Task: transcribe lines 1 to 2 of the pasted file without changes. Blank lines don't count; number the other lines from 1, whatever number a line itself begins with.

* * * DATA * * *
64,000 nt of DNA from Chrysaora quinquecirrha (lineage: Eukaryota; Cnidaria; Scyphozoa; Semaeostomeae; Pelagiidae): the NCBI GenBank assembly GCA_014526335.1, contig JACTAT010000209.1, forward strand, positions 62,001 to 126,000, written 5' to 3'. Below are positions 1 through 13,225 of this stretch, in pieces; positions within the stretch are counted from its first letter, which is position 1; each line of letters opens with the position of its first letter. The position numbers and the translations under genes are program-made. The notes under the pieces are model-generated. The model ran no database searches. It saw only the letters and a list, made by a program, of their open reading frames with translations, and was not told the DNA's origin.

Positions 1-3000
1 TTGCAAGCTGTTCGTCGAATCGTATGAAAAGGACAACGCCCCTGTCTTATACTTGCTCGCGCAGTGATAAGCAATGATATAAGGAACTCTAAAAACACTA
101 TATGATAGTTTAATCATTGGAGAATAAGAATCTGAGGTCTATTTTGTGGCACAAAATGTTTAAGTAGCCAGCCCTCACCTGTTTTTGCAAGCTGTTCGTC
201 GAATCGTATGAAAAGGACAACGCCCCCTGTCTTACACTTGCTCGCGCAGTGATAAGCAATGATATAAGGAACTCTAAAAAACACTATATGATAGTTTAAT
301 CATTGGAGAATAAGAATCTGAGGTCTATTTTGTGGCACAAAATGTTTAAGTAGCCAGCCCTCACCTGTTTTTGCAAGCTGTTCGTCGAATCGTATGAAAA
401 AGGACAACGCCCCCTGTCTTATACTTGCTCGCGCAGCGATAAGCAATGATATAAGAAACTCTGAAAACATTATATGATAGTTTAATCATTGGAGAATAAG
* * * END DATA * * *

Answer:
64,000 nt of DNA from Chrysaora quinquecirrha (lineage: Eukaryota; Cnidaria; Scyphozoa; Semaeostomeae; Pelagiidae): the NCBI GenBank assembly GCA_014526335.1, contig JACTAT010000209.1, forward strand, positions 62,001 to 126,000, written 5' to 3'. Below are positions 1 through 13,225 of this stretch, in pieces; positions within the stretch are counted from its first letter, which is position 1; each line of letters opens with the position of its first letter. The position numbers and the translations under genes are program-made. The notes under the pieces are model-generated. The model ran no database searches. It saw only the letters and a list, made by a program, of their open reading frames with translations, and was not told the DNA's origin.

Positions 1-3000